Basseterre, St. Kitts (SKNIS): The Royal St. Christopher and Nevis Police Force is taking steps to improve efficiency which includes a number of policy reforms, modernizing equipment and seeking certification from the Commission on Accreditation of Law Enforcement Accreditation (CALEA).
The effort has been spearheaded by Commissioner of Police Celvin G. Walwyn who leads the High Command in instituting those reforms.
Mary Trude, a retiree from the New Bern Police Department in North Carolina, USA, is an assessor with CALEA. She recently visited St. Kitts on an unrelated stopover and had an opportunity to interact with Commissioner Walwyn who sought her advice on a number of matters.
“Agencies that strive to become accredited want to be the best that they can be,” she stated. “They are using policies and procedures that are tried and proven.” Ms. Trude cited a traffic stop which is one area being looked at locally. She noted that the specified guidelines that govern the top agencies in the world accredited by CALEA, will be used by the RSCNPF if successful in its accreditation bid.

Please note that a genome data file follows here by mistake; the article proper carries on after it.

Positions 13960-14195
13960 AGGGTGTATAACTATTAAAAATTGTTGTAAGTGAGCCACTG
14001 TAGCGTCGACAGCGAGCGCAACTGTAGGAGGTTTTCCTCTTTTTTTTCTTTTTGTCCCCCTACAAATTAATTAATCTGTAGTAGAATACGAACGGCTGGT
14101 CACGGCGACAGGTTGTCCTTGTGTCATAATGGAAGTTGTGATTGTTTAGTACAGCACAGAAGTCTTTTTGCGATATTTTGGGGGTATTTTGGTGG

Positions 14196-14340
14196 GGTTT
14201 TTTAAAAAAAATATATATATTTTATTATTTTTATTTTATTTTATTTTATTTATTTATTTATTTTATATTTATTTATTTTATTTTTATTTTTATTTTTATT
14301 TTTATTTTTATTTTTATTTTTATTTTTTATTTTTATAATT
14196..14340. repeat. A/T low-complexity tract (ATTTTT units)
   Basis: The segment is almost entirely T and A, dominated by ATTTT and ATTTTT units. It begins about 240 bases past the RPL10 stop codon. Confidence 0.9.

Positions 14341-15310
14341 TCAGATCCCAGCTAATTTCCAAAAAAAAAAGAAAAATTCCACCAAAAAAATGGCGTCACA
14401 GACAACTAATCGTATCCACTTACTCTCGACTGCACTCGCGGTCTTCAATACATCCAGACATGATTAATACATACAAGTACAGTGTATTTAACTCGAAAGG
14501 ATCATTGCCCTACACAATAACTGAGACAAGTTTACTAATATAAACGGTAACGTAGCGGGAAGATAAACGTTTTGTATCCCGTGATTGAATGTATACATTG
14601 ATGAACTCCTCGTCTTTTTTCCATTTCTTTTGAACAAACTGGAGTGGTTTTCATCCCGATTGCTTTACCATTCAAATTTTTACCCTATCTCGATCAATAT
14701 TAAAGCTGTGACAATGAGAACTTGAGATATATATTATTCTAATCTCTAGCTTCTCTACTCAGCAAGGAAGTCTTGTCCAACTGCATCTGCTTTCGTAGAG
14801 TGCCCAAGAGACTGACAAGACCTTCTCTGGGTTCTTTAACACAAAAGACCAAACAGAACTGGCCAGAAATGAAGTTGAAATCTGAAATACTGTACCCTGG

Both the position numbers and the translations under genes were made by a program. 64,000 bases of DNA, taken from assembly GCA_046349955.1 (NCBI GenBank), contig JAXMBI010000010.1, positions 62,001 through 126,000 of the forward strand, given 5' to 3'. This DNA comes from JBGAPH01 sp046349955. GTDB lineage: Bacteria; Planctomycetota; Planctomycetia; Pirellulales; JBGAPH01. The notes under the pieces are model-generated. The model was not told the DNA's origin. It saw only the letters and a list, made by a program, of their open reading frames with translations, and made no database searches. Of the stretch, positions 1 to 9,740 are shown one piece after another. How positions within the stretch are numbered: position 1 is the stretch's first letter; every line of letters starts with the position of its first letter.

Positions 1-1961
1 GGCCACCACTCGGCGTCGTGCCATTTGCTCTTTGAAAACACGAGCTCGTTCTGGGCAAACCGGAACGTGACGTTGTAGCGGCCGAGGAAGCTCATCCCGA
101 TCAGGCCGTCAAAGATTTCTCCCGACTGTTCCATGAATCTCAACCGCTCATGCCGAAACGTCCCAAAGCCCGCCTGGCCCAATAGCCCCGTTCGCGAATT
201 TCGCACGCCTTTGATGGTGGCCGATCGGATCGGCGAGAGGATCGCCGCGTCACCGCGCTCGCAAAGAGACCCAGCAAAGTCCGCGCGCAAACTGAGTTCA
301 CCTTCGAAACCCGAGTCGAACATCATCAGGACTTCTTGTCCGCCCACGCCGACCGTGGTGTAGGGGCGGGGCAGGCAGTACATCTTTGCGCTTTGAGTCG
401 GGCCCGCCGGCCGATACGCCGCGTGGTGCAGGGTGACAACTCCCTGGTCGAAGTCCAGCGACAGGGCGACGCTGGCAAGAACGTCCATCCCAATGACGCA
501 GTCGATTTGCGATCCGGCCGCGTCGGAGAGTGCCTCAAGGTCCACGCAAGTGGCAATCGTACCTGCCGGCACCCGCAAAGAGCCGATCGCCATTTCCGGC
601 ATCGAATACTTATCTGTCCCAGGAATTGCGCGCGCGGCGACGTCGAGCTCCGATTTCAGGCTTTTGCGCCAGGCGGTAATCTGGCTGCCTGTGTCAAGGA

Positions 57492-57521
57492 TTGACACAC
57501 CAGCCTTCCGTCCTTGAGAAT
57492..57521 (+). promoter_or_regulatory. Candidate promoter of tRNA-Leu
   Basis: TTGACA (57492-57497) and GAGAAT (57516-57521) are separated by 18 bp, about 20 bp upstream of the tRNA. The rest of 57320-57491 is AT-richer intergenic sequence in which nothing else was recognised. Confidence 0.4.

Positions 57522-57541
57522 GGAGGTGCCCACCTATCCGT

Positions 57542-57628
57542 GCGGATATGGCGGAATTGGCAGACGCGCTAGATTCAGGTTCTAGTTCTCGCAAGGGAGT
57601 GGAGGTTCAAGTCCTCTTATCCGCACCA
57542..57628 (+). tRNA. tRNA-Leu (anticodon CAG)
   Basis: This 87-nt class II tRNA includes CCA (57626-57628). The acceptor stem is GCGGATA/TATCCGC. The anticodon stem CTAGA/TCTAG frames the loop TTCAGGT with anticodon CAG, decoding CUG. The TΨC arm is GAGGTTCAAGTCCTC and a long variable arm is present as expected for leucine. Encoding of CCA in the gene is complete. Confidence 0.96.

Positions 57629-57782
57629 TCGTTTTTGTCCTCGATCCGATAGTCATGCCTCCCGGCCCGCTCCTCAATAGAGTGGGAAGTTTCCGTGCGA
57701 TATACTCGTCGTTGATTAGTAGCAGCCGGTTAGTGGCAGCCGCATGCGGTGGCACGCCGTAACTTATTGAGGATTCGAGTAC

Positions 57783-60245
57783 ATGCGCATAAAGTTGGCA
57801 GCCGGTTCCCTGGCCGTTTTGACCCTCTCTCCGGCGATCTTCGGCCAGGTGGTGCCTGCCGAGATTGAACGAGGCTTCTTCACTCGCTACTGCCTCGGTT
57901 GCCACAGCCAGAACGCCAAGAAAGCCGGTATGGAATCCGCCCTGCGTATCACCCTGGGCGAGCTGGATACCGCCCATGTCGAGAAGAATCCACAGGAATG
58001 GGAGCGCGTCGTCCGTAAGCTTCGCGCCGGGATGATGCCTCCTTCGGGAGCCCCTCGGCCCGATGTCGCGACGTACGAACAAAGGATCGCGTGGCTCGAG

Another area highlighted was the response to emergency events. “Instead of having [different] procedures for a hurricane or procedures for mass arrests or … a nuclear event, you [would] do the same thing,” Ms. Trude explained. “You set up a command procedure – you have communications, who’s going to have the cars. … No matter what type of event you are responding to and that goes under the heading of Incident Command System.”
After the policies are developed and contract signed, the agency will have three years to institute operations under specified guidelines. An independent assessment will then be carried out and if successful accreditation will follow.
There are reportedly 900 agencies in the United States, Canada, Mexico and Barbados enrolled in CALEA’s programmes. These include RSCNPF sister agencies Orange County Sheriff’s Office in Orlando, Florida and Harris County Sheriff’s Office in Houston, Texas. During his tenure at Harris County, Commissioner Walwyn was instrumental in writing the policies that resulted in the department’s accreditation in 1991. He is using that experience in policies drafting for the RSCNPF.
“Once officers know that they have to abide by these guidelines … it should lead to better community relations with the police and better customer service from the police,” explained Commissioner Walwyn. “The force will become more efficient and the citizens will have a more professional police force.”
CALEA was created in 1979 and boasts of having “The Gold Standard in Public Safety.” It is headquartered in Gainesville, Virginia in the United States. Additional information is available at www.calea.org.